What Is an Impaired Insurer?
An impaired insurer is an insurance company that is potentially unable to fulfill its policy obligations and has been placed under rehabilitation. An impaired insurer is not insolvent but it does pose a potential threat to its policyholders. States consider impaired insurers a risk because they may be unable to fulfill obligations afforded to its citizens in the case of an emergency.
- An impaired insurer is an insurance company that is potentially unable to fulfill its policy obligations and has been placed under rehabilitation or conservation.
- An impaired insurer is not insolvent but it does pose a potential threat to its policyholders.
- States consider impaired insurers a risk because they may be unable to fulfill obligations afforded to its citizens in the case of an emergency.
- State insurance commissions may determine that an insurance company may be an impaired insurer if is running into trouble and may be unable to fulfill its obligations.
Understanding an Impaired Insurer
State insurance commissions may determine that an insurance company may be an impaired insurer if it is running into trouble and may be unable to fulfill its obligations. A court can place the insurer in conservation or rehabilitation until the health of the company improves enough that the risk of insolvency has ended. An impaired insurer that is unable to exit court-ordered conservation or rehabilitation may be considered an insolvent insurer and may be forced into liquidation.
When an insurance company is found to be impaired, state insurance commissioners must determine the extent of the impairment and how much money is required in order to no longer be impaired. The commissioner will then notify the insurance company of the amount, as well as provide a time frame over which the insurance company is expected to make good on the amount.
State insurance associations may guarantee or insure the policies written by its members, including members that become impaired insurers. Help extended to impaired insurers, outside of guarantees, may include credit or other funds, though the extension of any financial assistance is dependent on the likelihood of the impaired insurer being able to repay.
Insurers are most likely to face the threat of impairment if they provide similar policies to an undiversified set of individuals and businesses. For example, a company that only provides homeowner policies to people living in a coastal flood zone without also providing policies to less flood-prone areas runs a greater risk of being unable to pay its obligations.
The Conservation of Impaired Insurers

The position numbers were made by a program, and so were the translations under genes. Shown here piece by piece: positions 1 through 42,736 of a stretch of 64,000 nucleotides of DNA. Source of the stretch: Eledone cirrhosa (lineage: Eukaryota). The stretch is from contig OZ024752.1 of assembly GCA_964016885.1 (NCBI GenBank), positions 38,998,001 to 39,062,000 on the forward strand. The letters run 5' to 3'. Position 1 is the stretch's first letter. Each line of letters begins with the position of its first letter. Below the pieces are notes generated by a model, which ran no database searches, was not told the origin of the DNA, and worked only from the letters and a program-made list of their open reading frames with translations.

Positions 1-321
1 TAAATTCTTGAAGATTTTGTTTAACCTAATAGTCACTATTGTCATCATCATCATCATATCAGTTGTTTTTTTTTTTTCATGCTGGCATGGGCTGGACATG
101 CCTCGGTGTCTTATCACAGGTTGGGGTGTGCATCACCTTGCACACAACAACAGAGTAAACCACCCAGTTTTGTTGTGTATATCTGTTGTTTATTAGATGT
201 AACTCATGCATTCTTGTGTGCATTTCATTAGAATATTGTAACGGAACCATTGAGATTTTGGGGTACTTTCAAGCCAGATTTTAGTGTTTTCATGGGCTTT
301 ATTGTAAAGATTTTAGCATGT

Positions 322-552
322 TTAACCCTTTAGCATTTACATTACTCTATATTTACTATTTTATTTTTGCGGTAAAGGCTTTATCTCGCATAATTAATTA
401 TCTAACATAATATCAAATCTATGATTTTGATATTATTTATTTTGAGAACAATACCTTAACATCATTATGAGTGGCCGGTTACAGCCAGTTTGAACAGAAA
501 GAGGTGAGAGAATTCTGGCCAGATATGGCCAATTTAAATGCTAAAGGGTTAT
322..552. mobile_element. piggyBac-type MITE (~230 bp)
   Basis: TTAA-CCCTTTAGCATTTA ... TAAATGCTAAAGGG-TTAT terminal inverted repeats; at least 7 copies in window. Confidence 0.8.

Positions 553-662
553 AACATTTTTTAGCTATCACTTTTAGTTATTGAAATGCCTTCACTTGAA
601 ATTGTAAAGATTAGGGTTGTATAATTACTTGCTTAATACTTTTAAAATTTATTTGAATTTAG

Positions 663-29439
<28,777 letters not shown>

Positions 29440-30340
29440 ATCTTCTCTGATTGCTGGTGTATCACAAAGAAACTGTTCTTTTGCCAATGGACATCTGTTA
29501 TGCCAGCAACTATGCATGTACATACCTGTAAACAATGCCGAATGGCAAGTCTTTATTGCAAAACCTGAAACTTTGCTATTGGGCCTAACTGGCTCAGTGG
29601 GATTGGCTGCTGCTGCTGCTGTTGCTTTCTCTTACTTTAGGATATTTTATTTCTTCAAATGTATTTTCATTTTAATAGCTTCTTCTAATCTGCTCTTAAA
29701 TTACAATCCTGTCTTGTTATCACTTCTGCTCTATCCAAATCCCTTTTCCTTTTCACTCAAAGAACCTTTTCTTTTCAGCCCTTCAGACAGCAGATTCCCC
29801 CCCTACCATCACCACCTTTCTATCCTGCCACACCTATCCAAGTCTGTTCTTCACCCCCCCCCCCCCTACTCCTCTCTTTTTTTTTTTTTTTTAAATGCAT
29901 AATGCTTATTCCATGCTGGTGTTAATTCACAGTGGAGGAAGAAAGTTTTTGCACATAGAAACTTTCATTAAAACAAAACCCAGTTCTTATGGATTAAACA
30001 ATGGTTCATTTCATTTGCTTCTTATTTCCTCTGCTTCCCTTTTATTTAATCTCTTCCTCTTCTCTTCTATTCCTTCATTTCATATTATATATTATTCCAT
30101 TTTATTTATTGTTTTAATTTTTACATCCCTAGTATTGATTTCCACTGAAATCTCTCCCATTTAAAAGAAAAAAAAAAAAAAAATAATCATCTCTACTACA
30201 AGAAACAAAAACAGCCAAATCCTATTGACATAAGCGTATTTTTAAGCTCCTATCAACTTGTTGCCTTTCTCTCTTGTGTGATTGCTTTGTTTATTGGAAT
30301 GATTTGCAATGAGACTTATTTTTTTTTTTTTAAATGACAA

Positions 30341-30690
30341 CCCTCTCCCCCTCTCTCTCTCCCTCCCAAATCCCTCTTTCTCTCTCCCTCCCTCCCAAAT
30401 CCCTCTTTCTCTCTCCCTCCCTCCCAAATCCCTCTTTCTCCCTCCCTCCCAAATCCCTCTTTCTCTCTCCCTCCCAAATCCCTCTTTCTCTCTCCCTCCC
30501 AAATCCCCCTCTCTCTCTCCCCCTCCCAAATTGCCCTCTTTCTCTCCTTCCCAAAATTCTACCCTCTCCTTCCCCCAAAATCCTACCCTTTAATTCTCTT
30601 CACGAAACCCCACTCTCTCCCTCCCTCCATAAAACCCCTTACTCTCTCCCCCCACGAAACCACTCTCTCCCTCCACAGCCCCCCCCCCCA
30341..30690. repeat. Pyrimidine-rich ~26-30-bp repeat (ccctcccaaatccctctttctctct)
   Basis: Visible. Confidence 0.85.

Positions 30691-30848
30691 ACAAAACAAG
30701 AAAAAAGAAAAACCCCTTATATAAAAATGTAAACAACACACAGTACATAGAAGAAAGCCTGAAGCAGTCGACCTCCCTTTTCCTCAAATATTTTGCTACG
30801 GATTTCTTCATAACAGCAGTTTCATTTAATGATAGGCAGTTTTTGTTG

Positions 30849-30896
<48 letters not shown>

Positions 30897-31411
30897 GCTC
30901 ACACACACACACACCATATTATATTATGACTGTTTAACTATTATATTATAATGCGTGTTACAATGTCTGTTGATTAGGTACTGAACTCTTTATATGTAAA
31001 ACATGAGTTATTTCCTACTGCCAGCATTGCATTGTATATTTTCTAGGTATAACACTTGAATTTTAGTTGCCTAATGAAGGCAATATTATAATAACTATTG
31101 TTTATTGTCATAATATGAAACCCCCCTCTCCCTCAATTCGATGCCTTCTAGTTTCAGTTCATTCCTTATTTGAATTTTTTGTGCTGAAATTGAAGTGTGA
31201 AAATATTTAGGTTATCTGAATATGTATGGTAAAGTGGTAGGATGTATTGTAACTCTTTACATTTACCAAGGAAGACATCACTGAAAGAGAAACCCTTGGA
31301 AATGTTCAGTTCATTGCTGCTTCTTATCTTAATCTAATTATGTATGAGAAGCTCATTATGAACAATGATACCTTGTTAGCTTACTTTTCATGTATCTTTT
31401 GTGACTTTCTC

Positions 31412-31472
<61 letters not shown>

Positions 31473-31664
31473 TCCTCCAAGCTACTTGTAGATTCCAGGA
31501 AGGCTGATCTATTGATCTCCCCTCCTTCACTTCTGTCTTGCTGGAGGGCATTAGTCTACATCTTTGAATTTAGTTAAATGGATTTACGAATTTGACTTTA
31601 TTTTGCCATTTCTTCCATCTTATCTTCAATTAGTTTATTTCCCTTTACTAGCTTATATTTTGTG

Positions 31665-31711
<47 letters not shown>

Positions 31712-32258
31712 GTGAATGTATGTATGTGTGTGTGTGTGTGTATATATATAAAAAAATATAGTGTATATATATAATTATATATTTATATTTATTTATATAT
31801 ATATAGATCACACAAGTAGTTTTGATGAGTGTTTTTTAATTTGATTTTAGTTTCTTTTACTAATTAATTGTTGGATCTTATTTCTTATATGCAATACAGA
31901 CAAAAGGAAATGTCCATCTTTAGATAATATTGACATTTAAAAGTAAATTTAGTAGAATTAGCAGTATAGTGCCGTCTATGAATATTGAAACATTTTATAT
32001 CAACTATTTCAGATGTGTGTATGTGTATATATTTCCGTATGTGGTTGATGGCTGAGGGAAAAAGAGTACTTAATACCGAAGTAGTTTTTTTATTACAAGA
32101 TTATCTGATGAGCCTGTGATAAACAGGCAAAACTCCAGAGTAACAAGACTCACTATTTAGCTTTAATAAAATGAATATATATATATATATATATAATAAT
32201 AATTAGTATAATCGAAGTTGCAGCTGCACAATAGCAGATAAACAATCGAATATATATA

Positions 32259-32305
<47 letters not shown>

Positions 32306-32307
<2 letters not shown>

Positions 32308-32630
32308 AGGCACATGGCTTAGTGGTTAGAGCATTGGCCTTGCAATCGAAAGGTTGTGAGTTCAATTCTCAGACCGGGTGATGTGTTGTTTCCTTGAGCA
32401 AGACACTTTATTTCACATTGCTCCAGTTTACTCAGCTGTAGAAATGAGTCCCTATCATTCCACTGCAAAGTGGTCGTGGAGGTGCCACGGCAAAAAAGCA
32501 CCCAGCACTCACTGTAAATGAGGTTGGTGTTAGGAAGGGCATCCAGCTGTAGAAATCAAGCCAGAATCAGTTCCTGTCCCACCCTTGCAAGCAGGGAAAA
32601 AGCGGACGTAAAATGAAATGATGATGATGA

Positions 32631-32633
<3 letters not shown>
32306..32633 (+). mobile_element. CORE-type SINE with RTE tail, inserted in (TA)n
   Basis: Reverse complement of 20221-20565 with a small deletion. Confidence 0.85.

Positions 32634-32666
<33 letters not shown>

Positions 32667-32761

After an insurance company is found to be impaired, in some states, an insurer may be placed under an order of conservation before entering the rehabilitation process. An order of conservation gives the regulator time to determine the course of action that should be taken in regards to an impaired insurer. Typically within 180 or 360 days, the regulator will either release the insurer from conservation or petition that the insurer enters the rehabilitation process (or is liquidated). At times, after assessing the insurer's current status, the regulator may discharge the conservation and allow the insurer to return to normal business operations. In most states, an order of conservation can be kept confidential in order to mitigate any potential harm to the insurer's business.
The Rehabilitation Process for Impaired Insurers
The rehabilitation process is intended to exhaust all remedies and make every attempt to help the insurer recover its losses and to regain its former financial standing. A rehabilitation proceeding is a formal proceeding. After a complaint is filed by the regulator, the insurer is served with a complaint and summons. In some cases, the rehabilitation process can also be used to prepare the insurer for liquidation. State insurance regulators require insurance providers to comply with regular reports and financial statements which display the financial condition of the insurance company. This will give the state regulators the chance to help in case the insurer is in deep financial trouble by taking steps to avoid more complications. But, after all the efforts made, it is finally concluded that the insurance company cannot be rehabilitated, the insurer is then declared bankrupt or insolvent.